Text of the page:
“I’m afraid I can’t promise for my husband,” said Moira slowly.

“H’m. That’s too bad. But I can count on you and your friend, Mr. Blaydon, anyway?”

“I should love to bring him,” she replied and paused.... It was better, she thought, to have[244] matters understood.... “My husband ... won’t come back here,” she went on. “He has left me.”

“It was that,” he asked kindly, “the news you had?”

“Yes, he wrote me a letter.”

Osprey spoke quietly but she was conscious of the emotion in his voice.

“And you will accept that? You will not seek him, try to bring him back?”

“No,” she replied. “Too much has happened before this. It is over.”

“You poor girl. You’ve suffered over it.”

“I put a good deal into it.... But this had to happen. Miles must have no ties.”

Osprey’s animation returned and he spoke in a more impersonal tone.

“Perhaps you’re right. I think the young man has not grown up in spite of his years. But he may find himself. They have a kind of strength, fellows like that, a kind of terrible strength that no one suspects. I’ve seen his type before. The fact is,” he added, with a half-serious smile, “I’ve been something of the sort myself. It’s often hard to locate the origin of a fool’s folly, but I think in my case it was an experience I had when I was a boy. It wasn’t a peccadillo with me. It haunted me for years, so much that I can’t talk freely about it to this day. It made life a desperate adventure; it was at the back of most[245] of my troubles....” He laughed. “I seem like an old fool to be telling you all this. And truly my nightmares appear absurd to me now.”

Moira laughed a little bitterly. “Something happened to me too when I was young.... But I am free.... I tore myself free from it.”

“I thought so,” he said gently. “There is a great difference in our ages, but if I may say so, we seem to have—well, had something alike to face in life. No, I do not mean just that—it’s presumptuous. I have never, I think, before met any woman quite like you. Strength and the genius for insight, such as yours, rarely meet in the same body.”

A hungry intensity in his words escaped him unawares. Though he had spoken nothing of significance, the feeling that shook him reached her through the dusk with sinister force. She had felt the same thing before and had had a momentary impulse to run, to break free from it. She did not want to be subjected to another tyranny of her emotions.... Yet she had reasoned with herself. Here was a future that could in every sense be ideal, a man with whom she had everything in common and whom she knew she could trust....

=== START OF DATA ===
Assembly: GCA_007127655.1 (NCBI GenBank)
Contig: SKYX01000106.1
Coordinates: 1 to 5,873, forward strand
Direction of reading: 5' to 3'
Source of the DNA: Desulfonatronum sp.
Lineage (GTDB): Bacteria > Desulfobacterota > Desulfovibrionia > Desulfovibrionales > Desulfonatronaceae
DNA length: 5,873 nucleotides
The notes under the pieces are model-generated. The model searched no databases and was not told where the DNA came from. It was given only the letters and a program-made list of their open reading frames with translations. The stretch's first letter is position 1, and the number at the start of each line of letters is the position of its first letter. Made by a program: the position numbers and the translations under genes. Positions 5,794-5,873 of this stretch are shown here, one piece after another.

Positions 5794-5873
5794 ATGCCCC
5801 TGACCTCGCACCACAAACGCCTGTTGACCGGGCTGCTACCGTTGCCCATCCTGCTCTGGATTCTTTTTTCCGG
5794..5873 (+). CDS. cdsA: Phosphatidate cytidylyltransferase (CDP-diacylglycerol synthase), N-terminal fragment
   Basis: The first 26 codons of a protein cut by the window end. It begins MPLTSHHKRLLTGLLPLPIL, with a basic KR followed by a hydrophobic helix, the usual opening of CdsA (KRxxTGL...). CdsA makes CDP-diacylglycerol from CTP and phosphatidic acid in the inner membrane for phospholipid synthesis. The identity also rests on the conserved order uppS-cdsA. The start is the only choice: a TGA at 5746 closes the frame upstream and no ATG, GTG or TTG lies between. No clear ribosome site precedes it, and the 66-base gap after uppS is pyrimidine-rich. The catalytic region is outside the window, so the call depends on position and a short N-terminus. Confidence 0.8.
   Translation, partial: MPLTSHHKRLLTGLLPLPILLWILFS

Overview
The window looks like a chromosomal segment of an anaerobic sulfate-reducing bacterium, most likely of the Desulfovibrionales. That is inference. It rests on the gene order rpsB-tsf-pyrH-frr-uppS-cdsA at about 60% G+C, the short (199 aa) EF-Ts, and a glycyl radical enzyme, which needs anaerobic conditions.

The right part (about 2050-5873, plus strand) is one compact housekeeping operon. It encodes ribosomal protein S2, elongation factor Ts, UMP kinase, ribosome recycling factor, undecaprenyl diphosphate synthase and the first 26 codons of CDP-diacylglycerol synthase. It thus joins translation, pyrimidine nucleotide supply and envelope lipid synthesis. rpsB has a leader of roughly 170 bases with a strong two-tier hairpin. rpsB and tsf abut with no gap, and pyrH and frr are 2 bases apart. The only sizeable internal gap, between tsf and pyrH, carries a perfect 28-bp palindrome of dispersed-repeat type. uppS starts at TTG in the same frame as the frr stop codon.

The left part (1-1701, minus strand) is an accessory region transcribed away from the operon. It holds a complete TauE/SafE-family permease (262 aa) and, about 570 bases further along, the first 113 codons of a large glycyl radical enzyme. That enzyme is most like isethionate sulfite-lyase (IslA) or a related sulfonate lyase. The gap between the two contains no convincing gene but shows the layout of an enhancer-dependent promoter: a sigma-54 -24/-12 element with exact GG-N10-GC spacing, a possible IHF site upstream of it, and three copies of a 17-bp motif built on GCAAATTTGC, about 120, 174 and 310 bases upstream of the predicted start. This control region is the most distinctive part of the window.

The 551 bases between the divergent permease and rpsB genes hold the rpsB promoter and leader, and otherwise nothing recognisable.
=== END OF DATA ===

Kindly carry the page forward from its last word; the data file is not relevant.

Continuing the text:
A moment later he changed the subject and she was glad.

“By the way,” he said, “why not have your guest stay over, if he will? You know I’ve extra[246] bedrooms, and there is no reason why he should not occupy one as long as he likes.”

It was a point that had worried and embarrassed her, and she was inexpressibly pleased that he had thought of it.

“You’re too good,” she said fervently, “and I would love to keep him.”

They chatted on over impersonal shallows until the time came for her to return to the cottage.



As she left him that night she wondered if her conscience troubled her. She was certainly encouraging Osprey. Standing in her own sitting room, she recalled vividly how, when he took her hand in good-night, she had felt the fierce stream that poured through him, and her very silence had given him permission to unburden himself. She was thankful for his restraint. Moreover her silence had been the result of pleasure, and not mere lack of words. How little she had known of anything quite so contained and yet so overpowering in Miles.... She could respond to that, she knew: she had only to yield a little and she could respond.

The thought of Osprey in this personal sense, of some one beside her husband in a personal sense, caused her to realize how much importance she had gone on attaching to Miles. How ridiculous and womanly of her! she reflected. Miles had taken his departure, and yet she had not until now seemed quite to believe in it. Perhaps even yet she did not believe in it. She had told Osprey that it was over; she kept repeating to herself that it was over. Everything pointed to it, Harlindew’s own unequivocal statement and her angry[248] resentment of the manner of his desertion, particularly his letter. But in her real consciousness she had continued to expect his return ... during the whole of her talk with Osprey, Miles had been present as a reality—a definite bar—in her thought.

But now a new thing happened to her. She suddenly faced her whole life spread out before her as on a single canvas, or rather as a continuing panorama—and not just one small segment of it. Miles had not been her whole life; he had been but a part. He might have continued to be that part indefinitely and still not become her whole life. She had been magnifying him until she had lost sight of the rest, all that other strange web of adventure and catastrophe which had included her birth, her childhood, her love for Hal, her tragic discovery, her runaway, her struggle to help herself.... That would go on, no matter what happened, whether Miles returned or stayed away, and it would go on according to her own terms.